In what comes as quite a shock, Cincinnati Bengals owner Mike Brown took his late father’s name off the football stadium overlooking the Ohio River by taking Paycor’s money to keep Joe Burrow.
Since Paul Brown passed away decades ago, the Bengals have been synonymous with cheap. They are the antithesis of spendthrift.
Cincinnati is the epitome of a mom and pop operation in the big business that is the NFL.
While they got a new stadium after Riverfront bit the dust, naming it after Paul Brown instead of taking much-needed financial capital was head-scratching even then.
Fortunately, it is never the wrong time to make smart financial decisions, even in your mid-80s…
After screwing the pooch when Carson Palmer was their franchise quarterback, Cincinnati has decided it can no longer afford to be frugal.
Burrow is the best thing to happen to Bengals football since Sam Wyche told Who Dey Nation they don’t live in Cleveland.
With a Super Bowl appearance already under his belt, Cincinnati is wisely getting out in front of trying to pay The Geauxt, breaux.
For as long as Burrow can walk, the Bengals will be a force to be reckoned with in the deep AFC.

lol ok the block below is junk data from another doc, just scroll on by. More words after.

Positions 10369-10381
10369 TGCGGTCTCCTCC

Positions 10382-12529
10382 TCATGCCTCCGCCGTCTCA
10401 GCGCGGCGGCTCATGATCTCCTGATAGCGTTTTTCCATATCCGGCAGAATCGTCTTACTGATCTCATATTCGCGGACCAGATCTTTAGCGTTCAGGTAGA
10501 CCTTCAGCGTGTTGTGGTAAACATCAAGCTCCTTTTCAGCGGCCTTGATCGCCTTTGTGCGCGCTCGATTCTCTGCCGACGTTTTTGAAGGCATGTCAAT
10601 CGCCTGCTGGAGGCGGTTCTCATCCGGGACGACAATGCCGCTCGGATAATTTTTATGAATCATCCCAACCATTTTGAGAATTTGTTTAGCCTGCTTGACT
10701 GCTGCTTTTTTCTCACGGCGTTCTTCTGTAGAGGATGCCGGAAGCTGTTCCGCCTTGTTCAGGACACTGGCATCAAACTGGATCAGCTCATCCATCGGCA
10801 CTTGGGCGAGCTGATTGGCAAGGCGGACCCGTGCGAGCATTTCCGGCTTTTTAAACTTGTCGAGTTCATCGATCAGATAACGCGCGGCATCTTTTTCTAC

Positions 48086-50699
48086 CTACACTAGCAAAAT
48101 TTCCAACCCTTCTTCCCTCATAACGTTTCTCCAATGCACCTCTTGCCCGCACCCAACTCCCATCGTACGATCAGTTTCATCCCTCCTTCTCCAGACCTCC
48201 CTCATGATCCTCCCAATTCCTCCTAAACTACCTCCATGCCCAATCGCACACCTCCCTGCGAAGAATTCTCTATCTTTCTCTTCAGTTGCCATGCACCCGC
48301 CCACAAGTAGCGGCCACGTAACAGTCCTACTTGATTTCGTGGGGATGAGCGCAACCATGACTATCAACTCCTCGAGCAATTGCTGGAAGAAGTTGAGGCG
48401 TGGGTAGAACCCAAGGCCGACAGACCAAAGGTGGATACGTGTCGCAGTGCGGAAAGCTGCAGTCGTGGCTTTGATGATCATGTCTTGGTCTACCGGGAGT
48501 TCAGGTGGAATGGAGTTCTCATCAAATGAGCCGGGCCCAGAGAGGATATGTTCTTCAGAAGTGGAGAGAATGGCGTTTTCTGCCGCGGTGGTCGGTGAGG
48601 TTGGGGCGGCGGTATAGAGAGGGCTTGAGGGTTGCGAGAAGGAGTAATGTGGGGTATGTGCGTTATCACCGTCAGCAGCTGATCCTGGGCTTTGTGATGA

Paycor to pay Joe Burrow to keep on playing for the Cincinnati Bengals
And it’s not just Burrow the Bengals will have to figure out how to pay.
They used the franchise tag on safety Jessie Bates III and have wide receiver Ja’Marr Chase only a year behind Burrow when it comes to getting paid.
Like Burrow, Chase will get the fifth-year option, but the Bengals should have enough foresight to not let this get ugly like it has with Bates in this past offseason.
Frankly, Cincinnati cannot use its small-market status as an excuse to not pay its best players the money they are worth.
The NFL is a league driven by parity. Traditional small-market teams like the Buffalo Bills and the Kansas City Chiefs are among the best clubs in the sport presently.
Moreover, the Green Bay Packers play in a city deemed too small for even major college football.
Ultimately, it was long past overdue for the Bengals to join the rest of the league in securing a stadium naming rights deal.
Cincinnati may be beholden to tradition, but what tradition is that? A tradition of losing games and being cheap? Thankfully, Burrow and the Bengals’ Super Bowl run has led to the franchise getting an indoor practice facility and stadium naming rights income.
Duke Tobin may be a great evaluator of talent, but he will need some more money to work with.